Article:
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Letter to the Editor: Disabilities can create barriers; the workplace shouldn’t be one

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Dear editor,

When a business is asked about hiring a person who has a disability, the conversation most often includes something about it being the right thing to do. But this shouldn’t be the primary reason a business hires a person with a disability.

The person should be hired for their ability to do the job and for what they can bring to the company.

In 2016, the percent of people with disabilities in the United States was 12.8 percent. Half of those people were in the employable ages of 18-64, but only 35.9 percent of those people were employed.

Historically, people with disabilities typically haven’t been the first candidates considered when a business is hiring for a position. This means many of those people remained unemployed or worked in segregated environments, often for less than minimum wage. Businesses and disability provider organizations are working to change this.

While a disability can create barriers for a person, once those barriers are addressed, the person’s strengths and talents can be an asset for a business. Businesses with large amounts of their workforce made up of people with disabilities report an increase in productivity and the amount of quality work produced. They also report that having an inclusive workforce has improved their public image, customer satisfaction and employee morale.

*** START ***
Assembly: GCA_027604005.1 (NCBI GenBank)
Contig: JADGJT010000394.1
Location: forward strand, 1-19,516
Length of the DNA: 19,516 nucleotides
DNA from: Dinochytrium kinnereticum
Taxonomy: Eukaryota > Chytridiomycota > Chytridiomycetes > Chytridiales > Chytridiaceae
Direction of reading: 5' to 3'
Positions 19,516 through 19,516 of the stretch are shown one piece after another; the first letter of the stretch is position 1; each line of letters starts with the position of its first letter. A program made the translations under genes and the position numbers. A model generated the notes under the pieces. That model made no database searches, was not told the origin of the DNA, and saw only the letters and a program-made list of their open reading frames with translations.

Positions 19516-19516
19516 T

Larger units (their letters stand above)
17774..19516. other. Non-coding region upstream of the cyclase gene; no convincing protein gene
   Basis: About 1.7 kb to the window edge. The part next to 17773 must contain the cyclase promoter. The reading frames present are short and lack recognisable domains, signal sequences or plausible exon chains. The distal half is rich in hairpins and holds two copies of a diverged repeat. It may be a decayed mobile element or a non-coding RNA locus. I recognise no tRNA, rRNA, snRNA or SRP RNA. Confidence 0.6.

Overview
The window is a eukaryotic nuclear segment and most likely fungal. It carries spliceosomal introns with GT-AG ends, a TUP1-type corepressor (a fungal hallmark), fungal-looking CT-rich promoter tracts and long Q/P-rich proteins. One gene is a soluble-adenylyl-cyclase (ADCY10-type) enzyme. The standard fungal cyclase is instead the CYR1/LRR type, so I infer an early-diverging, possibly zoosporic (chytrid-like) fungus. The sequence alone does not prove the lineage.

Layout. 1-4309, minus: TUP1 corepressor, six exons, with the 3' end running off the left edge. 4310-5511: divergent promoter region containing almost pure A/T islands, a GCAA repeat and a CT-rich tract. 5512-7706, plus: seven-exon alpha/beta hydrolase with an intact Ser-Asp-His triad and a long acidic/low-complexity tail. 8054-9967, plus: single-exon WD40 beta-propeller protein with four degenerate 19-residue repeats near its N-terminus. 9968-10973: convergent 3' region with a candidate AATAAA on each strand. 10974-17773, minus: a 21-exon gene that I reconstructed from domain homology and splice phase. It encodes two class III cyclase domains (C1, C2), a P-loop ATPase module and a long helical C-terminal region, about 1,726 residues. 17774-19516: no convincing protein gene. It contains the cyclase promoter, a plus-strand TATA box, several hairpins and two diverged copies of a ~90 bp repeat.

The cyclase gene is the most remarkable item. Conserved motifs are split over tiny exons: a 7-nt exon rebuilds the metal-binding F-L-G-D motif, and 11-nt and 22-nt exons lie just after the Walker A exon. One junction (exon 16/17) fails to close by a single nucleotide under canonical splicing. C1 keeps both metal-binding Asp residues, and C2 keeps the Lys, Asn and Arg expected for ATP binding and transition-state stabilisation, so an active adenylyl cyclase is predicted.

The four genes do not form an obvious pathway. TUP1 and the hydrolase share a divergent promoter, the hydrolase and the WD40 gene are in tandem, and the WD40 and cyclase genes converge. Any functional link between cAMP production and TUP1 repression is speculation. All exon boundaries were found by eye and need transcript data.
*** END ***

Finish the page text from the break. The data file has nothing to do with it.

For more information on the benefits of hiring people with disabilities, creating an inclusive workforce and serving an inclusive customer base, please attend the professional development workshop, How Businesses Benefit from Disability Inclusion by the Ozarks Inclusion Partnership. [Editor’s note: The event is scheduled 7:15 a.m.-12:30 p.m. March 8 at the efactory; tickets are $35 apiece.]

—Amanda Line and Elizabeth Obrey, The Arc of the Ozarks


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